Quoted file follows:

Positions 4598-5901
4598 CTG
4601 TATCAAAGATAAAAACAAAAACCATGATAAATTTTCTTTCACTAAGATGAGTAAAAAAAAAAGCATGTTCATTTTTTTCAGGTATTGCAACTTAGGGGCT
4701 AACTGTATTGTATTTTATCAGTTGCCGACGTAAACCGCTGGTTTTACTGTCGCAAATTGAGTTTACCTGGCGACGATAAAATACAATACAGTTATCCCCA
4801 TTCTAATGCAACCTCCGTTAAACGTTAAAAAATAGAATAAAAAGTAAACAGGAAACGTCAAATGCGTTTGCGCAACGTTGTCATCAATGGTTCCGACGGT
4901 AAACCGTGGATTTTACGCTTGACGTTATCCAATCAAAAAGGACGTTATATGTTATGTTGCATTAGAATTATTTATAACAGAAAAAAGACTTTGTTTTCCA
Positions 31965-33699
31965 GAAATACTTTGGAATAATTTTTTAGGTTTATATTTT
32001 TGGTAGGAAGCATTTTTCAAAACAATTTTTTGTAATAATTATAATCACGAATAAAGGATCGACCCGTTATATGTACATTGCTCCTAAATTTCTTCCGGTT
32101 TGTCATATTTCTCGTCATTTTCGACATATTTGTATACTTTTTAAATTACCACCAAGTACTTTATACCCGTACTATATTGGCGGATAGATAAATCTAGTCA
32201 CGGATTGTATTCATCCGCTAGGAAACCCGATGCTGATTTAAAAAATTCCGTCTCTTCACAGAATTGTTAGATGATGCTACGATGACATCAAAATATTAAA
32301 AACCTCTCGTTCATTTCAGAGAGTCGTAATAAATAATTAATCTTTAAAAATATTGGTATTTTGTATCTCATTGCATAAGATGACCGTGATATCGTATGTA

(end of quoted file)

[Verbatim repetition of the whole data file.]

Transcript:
Positions 4598-5901
4598 CTG
4601 TATCAAAGATAAAAACAAAAACCATGATAAATTTTCTTTCACTAAGATGAGTAAAAAAAAAAGCATGTTCATTTTTTTCAGGTATTGCAACTTAGGGGCT
4701 AACTGTATTGTATTTTATCAGTTGCCGACGTAAACCGCTGGTTTTACTGTCGCAAATTGAGTTTACCTGGCGACGATAAAATACAATACAGTTATCCCCA
4801 TTCTAATGCAACCTCCGTTAAACGTTAAAAAATAGAATAAAAAGTAAACAGGAAACGTCAAATGCGTTTGCGCAACGTTGTCATCAATGGTTCCGACGGT
4901 AAACCGTGGATTTTACGCTTGACGTTATCCAATCAAAAAGGACGTTATATGTTATGTTGCATTAGAATTATTTATAACAGAAAAAAGACTTTGTTTTCCA
Positions 31965-33699
31965 GAAATACTTTGGAATAATTTTTTAGGTTTATATTTT
32001 TGGTAGGAAGCATTTTTCAAAACAATTTTTTGTAATAATTATAATCACGAATAAAGGATCGACCCGTTATATGTACATTGCTCCTAAATTTCTTCCGGTT
32101 TGTCATATTTCTCGTCATTTTCGACATATTTGTATACTTTTTAAATTACCACCAAGTACTTTATACCCGTACTATATTGGCGGATAGATAAATCTAGTCA
32201 CGGATTGTATTCATCCGCTAGGAAACCCGATGCTGATTTAAAAAATTCCGTCTCTTCACAGAATTGTTAGATGATGCTACGATGACATCAAAATATTAAA
32301 AACCTCTCGTTCATTTCAGAGAGTCGTAATAAATAATTAATCTTTAAAAATATTGGTATTTTGTATCTCATTGCATAAGATGACCGTGATATCGTATGTA